By John Hamilton.
London, 4 September:
The restart of production at the Ras Lanuf oil refinery indicates that the National Oil Corporation (NOC)’s . . .[restrict]downstream and oil marketing operations may finally be returning to normal after an extended period during which its pricing strategy appeared to defy the market.
Recent sharp fluctuations in the official selling price (OSP) of several of the corporation’s major crude streams also indicate that its international marketing department is attempting to recalibrate its pricing strategy after a long period when it tried to defy the market.
The crude stream which has witnessed the largest change in OSP is the Sharara blend, produced by the Akakus Oil Operations joint venture from the As-Sharara field in the south-western Murzuk Basin and exported via Az-Zawiya.
The NOC cut the Sharara OSP relative to dated Brent by -$2.35 in August from a premium of $0.85/barrel to a discount of -$1.50/barrel. In September, the discount was reduced to -$0.70. The Mellitah, Brega, Sirtica, Es-Sider and Sarir blends also demonstrated similar trends.
According to an oil trader with good knowledge of the Libyan market, the NOC was forced to confront reality this summer after several months when it had almost been able to charge what it liked to buyers who wanted to re-establish good relations with the new sector management.
“A lot of people were trying to establish a position in Libya. This gave NOC the confidence to submit these numbers. They were trying to maximise revenues,” said the source.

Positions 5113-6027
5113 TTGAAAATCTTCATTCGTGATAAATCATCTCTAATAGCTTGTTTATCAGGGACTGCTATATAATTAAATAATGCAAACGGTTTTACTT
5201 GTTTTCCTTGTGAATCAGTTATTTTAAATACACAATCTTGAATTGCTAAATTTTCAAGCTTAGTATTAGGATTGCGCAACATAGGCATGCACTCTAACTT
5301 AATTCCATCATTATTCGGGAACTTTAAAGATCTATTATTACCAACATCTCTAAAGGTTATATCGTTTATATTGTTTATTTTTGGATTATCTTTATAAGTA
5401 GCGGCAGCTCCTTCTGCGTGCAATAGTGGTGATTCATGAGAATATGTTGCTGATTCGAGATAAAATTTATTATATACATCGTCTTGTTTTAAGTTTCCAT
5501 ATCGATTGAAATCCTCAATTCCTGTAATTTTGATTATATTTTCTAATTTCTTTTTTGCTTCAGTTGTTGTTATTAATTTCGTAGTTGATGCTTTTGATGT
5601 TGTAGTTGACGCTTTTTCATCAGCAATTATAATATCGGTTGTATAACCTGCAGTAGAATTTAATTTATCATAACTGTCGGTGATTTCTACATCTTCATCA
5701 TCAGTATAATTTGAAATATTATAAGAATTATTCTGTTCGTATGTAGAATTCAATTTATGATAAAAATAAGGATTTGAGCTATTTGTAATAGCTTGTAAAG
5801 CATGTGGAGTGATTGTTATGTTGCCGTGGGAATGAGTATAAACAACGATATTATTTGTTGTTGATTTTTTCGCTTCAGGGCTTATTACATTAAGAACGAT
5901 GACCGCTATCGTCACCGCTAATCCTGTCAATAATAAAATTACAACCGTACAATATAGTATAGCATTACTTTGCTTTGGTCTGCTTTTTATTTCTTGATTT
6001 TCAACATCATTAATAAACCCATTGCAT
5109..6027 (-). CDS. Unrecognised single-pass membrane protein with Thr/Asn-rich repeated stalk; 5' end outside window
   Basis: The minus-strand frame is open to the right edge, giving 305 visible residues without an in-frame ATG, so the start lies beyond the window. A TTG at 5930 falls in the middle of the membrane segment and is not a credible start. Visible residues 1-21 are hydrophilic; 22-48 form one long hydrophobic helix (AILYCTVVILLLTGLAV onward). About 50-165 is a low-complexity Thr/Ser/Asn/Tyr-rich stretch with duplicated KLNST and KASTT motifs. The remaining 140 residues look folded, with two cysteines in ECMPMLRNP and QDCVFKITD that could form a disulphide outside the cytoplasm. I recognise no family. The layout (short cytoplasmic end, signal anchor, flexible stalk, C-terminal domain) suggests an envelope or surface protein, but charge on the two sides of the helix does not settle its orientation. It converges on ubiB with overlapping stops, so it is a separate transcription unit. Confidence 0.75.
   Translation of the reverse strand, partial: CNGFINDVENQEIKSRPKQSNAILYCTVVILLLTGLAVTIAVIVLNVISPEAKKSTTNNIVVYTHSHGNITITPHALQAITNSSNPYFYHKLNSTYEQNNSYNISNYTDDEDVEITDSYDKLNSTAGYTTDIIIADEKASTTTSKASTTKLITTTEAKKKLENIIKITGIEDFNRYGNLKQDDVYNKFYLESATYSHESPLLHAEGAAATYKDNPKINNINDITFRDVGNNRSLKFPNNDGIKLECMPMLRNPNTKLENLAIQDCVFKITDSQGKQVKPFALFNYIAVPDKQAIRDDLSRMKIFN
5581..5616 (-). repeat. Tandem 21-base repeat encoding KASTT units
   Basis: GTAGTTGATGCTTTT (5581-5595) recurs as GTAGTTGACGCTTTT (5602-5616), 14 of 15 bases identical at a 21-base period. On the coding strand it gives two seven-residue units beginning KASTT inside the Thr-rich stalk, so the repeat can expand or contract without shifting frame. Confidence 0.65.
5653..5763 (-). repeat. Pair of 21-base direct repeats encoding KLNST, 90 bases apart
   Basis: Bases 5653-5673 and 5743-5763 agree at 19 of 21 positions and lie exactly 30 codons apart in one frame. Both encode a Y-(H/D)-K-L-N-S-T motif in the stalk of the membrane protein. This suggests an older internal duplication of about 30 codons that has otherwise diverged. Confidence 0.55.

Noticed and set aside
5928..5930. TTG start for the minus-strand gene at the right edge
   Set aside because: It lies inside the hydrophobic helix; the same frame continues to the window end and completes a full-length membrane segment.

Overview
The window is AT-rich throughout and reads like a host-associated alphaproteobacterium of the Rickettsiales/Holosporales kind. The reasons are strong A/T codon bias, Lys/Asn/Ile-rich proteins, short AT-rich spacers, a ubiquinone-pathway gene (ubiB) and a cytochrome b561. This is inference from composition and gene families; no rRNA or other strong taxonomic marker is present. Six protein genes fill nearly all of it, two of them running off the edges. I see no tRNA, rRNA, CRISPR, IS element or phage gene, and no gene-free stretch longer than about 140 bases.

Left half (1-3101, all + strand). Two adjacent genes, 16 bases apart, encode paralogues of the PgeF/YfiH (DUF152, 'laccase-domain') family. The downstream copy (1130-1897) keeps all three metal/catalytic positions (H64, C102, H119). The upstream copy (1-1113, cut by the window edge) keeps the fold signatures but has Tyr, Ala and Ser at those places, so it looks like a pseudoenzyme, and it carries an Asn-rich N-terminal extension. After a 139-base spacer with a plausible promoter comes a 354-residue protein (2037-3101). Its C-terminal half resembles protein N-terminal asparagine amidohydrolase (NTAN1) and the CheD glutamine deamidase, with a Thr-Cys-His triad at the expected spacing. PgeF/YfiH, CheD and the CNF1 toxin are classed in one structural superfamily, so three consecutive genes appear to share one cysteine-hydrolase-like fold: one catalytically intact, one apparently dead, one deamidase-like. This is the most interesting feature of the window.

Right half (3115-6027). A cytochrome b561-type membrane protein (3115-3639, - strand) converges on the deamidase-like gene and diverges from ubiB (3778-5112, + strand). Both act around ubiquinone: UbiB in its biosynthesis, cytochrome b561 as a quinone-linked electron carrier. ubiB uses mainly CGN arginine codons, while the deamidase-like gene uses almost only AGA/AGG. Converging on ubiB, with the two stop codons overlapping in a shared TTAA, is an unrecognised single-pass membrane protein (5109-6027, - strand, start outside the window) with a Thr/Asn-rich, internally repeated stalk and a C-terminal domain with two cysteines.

But after several months of paying too much, the buyers including term lifters with rights to purchase fixed quantities each month inevitably turned away.
“A good deal of cargoes were given back by term lifters in June,” said the source. NOC attempted to sell these excess cargoes on the spot market and lost a lot of money on them he said.
There was no way that Libya could continue to sell its crude at several dollars more per barrel than Algeria’s Sahara blend, North Sea Brent and even the West African crudes, which are all to some extent competitive with Libya’s main blends.
“With the rest of the world going to hell on crude, Libya was the only one keeping the price up,” said the trader.
At the beginning of August, the NOC heavily cut its OSPs in many cases shifting from a premium to dated Brent to a discount. Inevitably it overcorrected. The main OSPs for September were increased again to bring them more into line.
Since the beginning of this year other oil trading sources have said that one of the main barriers to restarting the Ras Lanuf oil refinery was that the NOC was getting such a good price for Sarir crude on the international market that it made no sense to sell it to the Libyan-Emirati Oil Refining Company (Lerco) which operates Ras Lanuf, particularly as the Lerco had reportedly negotiated a small discount on its feedstock with the previous regime.
In April and May this year, Sarir crude was trading at parity with dated Brent. For September it is selling at a discount of $0.7 per barrel potentially opening the way for Lerco and NOC to agree a supply contract that satisfies both sides.
John Hamilton is a contributing editor at African Energy http://www.africa-energy.com/ and is the author of Libya’s Energy Future http://tinyurl.com/bpows3u [/restrict]